Sen. John Moorlach Commends Gov. Newsom's Budget Proposal for Rainy Day Fund, Cautions about Economic Assumptions

Thursday, January 10, 2019

Sen. John M.W. Moorlach released the following statement today in response to Gov. Gavin Newsom’s state budget introduction:

As the only trained CPA in the California Legislature, I am looking forward to working with Gov. Gavin Newsom on his state budget proposal for fiscal year 2019-20. I hope it represents a fresh start for all 40 million Californians and their aspirations. As I do a quick top-line review, here are eight commendations and concerns:

  1. Commendably, the governor makes note that the economy is slowing, so spending must be restrained. I would add that the yield curve is inverted, which usually means an economic slowdown is imminent. Consequently, a total budget growth of 3.2 percent may be an optimistic assumption.
  2. He spends $7.7 billion, “across multiple departments and programs,” on programs to address the state’s homeless and mental illness crises.
  3. He includes $213.6 million for wildfire mitigation and hardening our electrical infrastructure. Almost all that is from SB 901, passed last year, which required $200 million a year for five years from cap-andtrade funds for such programs. I think the amount should be higher, but that’s a start. Given how greenhouse gases from three days of wildfires equal the entire amount of greenhouse gases from all the automobiles in the state for a year, the cost-benefit advantage here is substantial.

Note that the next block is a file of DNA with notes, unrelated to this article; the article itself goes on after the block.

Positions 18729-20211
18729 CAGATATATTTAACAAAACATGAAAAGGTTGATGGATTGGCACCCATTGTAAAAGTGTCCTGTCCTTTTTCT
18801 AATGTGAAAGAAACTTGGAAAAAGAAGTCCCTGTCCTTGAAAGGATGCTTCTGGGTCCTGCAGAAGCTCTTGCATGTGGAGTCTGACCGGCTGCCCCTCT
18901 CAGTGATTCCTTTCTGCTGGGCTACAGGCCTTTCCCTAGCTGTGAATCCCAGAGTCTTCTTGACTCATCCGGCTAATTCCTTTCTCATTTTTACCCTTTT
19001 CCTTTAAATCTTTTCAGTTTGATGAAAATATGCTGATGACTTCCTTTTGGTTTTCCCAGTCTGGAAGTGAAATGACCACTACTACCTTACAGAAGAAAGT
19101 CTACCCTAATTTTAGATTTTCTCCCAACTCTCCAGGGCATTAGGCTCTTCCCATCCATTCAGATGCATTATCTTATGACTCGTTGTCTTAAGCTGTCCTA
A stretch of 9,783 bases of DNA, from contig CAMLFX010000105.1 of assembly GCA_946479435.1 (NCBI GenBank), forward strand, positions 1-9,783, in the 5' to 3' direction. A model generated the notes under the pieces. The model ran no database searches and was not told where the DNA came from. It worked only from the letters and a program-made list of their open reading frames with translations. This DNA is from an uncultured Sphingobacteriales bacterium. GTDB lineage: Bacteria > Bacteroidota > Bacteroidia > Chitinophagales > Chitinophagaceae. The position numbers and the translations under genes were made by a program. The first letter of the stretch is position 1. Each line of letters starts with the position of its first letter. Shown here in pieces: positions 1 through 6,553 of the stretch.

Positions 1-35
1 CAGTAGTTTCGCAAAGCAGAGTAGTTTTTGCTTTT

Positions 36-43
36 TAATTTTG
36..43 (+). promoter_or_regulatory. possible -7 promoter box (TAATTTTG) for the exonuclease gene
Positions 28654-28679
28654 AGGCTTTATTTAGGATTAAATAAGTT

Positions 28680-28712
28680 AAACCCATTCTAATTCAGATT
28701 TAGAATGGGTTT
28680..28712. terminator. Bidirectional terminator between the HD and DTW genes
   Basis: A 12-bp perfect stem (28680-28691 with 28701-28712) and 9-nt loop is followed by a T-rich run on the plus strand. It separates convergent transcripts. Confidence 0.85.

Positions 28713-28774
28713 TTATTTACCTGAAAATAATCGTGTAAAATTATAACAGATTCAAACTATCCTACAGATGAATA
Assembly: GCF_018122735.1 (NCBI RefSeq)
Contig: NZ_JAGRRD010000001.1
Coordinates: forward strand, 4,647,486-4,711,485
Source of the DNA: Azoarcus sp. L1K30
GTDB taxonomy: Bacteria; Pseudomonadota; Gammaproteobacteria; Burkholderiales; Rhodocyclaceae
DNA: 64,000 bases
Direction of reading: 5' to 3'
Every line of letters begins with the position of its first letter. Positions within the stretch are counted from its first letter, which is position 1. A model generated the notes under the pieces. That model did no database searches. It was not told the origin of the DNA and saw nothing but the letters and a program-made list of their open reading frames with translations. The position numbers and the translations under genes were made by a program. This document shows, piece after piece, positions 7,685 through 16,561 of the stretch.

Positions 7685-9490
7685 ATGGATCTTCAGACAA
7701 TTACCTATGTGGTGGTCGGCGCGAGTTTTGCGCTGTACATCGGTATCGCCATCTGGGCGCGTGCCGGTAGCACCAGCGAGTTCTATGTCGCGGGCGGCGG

4. It’s excellent the governor is continuing to fill the Rainy Day Fund at $15 billion, slightly higher than the 10 percent of the general-fund budget as required by Proposition 2 from 2014. The budget proposal anticipates that will rise to $19.4 billion in the 2022-23 budget. An economic downturn may be just around the corner. Gov. Gray Davis found out quickly how hard it is to keep money in the bank as he blew through the $13 billion surplus Gov. Wilson left him.
  5. The governor wants to put a one-time payment of $3 billion into CalPERS and $2.9 billion into CalSTRS over the next four years to reduce state pension and retiree medical liabilities. That’s a great start, but hardly adequate to address the growing pension and retiree healthcare costs that state and local governments are now required to acknowledge in their Comprehensive Annual Financial Reports.
  6. On the negative side, the governor missed an opportunity to put money into the Public School System Stabilization Account, also required by Proposition 2. According to the Legislative Analyst’s Office, there is currently no money in the account. My own analysis of school district balance sheets tallies more than two-thirds of school districts running red ink. Many districts, the worst being the Los Angeles Unified School District at $19.6 billion, run deep into the red.
  7. The Governor is acting more like a Chief Executive Officer than his predecessor. Instead of giving the Department of Motor Vehicles whatever it takes to shorten the waiting lines, Gov. Newsom is sending in a strike team and implementing better management practices. This is very encouraging.
  8. Finally, I hope my slowing-economy concerns are addressed in the May Revision of the budget proposal. By then we will better see if the recent downturn in the stock market, especially the sharp decline of Silicon Valley companies, was an anomaly or part of a trend.